Fighting homelessness means not battling alone

By Alicia Purdy

For the Deseret News

Published: Wednesday, May 16 2012 2:25 p.m. MDT

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Former radio DJ and homeless crack addict Ted Williams found instant fame when his "golden voice" was discovered by a reporter who put a video on YouTube that went viral. In the year since he was discovered, Williams has recorded several commercials, relapsed on alcohol and drugs, gone into rehab and never stopped praying. Support has been an invaluable asset on his recovery. In a recent interview with NBC, Williams traced his fall into homelessness through a series of bad choices and hardships, drugs being a major component of his downward spiral.

According to the Christian Science Monitor, homelessness isn't an adult-only problem. In fact, one out of every 45 kids in the U.S. is homeless, most of them under 7 years old, perpetuating the cycle of poverty, lack of education and psychological issues.

Homelessness is struggle that keeps many people living on the streets in poverty for years and years. When journalist Kevin Fagan decided to spend several months living in San Francisco's homeless community, he found there was inadequate support, available housing and programs to help people get off the streets and get off drugs in the long term.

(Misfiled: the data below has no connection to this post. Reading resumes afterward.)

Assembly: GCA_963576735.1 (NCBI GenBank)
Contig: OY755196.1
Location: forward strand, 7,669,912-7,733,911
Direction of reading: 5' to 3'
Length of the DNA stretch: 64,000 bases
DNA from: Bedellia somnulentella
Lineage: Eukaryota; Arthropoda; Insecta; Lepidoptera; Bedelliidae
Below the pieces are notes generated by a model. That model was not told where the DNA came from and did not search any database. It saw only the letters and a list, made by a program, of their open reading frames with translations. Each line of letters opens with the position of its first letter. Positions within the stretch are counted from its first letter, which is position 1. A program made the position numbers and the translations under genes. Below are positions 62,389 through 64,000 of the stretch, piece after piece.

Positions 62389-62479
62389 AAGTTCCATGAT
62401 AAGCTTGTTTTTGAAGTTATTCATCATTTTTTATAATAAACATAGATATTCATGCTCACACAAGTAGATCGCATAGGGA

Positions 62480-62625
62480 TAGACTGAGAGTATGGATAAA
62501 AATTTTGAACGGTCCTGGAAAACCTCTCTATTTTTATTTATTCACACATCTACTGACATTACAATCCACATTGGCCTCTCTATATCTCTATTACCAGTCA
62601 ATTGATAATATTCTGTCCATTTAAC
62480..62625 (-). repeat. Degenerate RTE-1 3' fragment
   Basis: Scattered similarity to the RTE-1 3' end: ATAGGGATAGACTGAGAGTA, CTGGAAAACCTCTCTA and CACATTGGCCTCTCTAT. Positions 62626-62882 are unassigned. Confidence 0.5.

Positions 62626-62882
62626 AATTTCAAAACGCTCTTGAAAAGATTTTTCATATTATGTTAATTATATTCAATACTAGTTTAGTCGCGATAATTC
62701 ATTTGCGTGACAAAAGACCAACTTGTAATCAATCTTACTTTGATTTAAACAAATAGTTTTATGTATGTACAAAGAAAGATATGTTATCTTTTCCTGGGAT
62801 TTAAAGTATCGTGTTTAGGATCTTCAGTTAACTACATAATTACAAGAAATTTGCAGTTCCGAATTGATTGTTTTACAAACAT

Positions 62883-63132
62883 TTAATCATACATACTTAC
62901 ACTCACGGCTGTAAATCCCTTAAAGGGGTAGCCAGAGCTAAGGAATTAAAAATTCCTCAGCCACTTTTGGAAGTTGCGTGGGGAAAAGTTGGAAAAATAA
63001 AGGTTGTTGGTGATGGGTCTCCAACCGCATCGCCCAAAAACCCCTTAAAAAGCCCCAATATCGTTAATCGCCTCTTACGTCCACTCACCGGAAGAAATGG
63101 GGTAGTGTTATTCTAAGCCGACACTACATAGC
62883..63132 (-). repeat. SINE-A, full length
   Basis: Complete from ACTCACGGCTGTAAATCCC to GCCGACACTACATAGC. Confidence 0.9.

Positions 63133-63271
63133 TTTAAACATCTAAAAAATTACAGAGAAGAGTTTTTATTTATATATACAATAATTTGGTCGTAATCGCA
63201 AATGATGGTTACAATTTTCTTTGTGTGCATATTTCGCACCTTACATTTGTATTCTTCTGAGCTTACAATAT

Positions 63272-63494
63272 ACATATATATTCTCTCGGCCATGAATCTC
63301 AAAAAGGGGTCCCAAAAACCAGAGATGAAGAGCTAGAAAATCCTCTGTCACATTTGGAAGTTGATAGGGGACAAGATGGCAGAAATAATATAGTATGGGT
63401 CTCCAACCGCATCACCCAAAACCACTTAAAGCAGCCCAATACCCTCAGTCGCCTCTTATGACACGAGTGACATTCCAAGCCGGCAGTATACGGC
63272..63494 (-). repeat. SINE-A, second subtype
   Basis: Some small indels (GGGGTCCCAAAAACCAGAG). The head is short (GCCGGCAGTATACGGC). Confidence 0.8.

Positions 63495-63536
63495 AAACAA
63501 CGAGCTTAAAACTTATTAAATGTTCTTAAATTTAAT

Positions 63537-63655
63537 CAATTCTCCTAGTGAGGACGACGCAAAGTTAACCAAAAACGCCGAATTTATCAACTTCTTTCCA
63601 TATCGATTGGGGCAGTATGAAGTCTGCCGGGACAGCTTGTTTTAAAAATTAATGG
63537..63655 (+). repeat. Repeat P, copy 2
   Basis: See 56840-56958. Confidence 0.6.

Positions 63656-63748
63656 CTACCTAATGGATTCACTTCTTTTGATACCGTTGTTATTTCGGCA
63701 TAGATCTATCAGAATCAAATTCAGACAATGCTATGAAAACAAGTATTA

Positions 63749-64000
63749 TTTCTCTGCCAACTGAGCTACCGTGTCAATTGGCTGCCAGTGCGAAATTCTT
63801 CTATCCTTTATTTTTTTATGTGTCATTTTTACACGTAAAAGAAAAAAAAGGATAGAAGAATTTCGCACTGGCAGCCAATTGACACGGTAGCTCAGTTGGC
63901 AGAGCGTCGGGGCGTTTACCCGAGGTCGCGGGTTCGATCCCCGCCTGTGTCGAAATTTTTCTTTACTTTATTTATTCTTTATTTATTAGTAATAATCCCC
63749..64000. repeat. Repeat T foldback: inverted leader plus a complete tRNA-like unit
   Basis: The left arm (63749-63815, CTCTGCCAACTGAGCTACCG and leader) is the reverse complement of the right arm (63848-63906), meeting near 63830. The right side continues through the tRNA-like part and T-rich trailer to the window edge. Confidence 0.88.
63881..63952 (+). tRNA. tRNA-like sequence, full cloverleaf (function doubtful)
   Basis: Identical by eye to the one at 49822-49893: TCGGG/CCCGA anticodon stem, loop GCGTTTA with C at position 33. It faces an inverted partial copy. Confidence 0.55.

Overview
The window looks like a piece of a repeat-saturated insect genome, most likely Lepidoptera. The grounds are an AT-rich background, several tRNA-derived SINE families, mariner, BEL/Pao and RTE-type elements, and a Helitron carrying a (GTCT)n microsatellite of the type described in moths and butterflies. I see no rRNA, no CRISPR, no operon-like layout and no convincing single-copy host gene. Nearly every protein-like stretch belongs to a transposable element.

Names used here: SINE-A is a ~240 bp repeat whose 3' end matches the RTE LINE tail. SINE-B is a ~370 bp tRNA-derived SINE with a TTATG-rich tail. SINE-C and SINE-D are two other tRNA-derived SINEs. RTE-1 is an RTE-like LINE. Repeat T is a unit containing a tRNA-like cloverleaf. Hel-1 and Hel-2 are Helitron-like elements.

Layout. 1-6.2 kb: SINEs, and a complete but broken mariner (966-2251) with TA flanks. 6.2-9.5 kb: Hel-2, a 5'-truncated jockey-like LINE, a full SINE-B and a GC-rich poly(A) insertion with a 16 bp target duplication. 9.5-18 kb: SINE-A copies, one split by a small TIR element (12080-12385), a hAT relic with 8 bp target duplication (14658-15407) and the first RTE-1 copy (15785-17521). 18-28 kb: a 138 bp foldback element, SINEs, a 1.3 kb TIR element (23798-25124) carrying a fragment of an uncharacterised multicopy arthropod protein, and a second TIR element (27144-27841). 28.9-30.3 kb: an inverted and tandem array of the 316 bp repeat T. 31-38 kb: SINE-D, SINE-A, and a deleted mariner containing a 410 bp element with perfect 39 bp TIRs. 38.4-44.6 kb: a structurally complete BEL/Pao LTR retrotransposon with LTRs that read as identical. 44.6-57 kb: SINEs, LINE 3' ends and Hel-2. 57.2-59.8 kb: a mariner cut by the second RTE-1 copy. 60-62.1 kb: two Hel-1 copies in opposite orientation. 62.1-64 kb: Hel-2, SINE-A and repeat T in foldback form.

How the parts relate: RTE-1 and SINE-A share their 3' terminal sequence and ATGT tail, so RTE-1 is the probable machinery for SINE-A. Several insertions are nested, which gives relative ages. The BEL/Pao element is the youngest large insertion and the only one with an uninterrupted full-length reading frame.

While churches and other faith-based advocacy groups, like Operation Blessing, try to combat the problem of homelessness in the U.S., there are growing challenges locally ranging from city ordinances to a struggling economy to mental illness to unemployment to a lack of people and resources to help. In the state of Utah, homeless has grown 13 percent in the last year.

But Utah homeless advocate Paula Atkinson says that while programs are good, "Education is [the] path out of poverty. It was for me. Education opens so many more possibilities."

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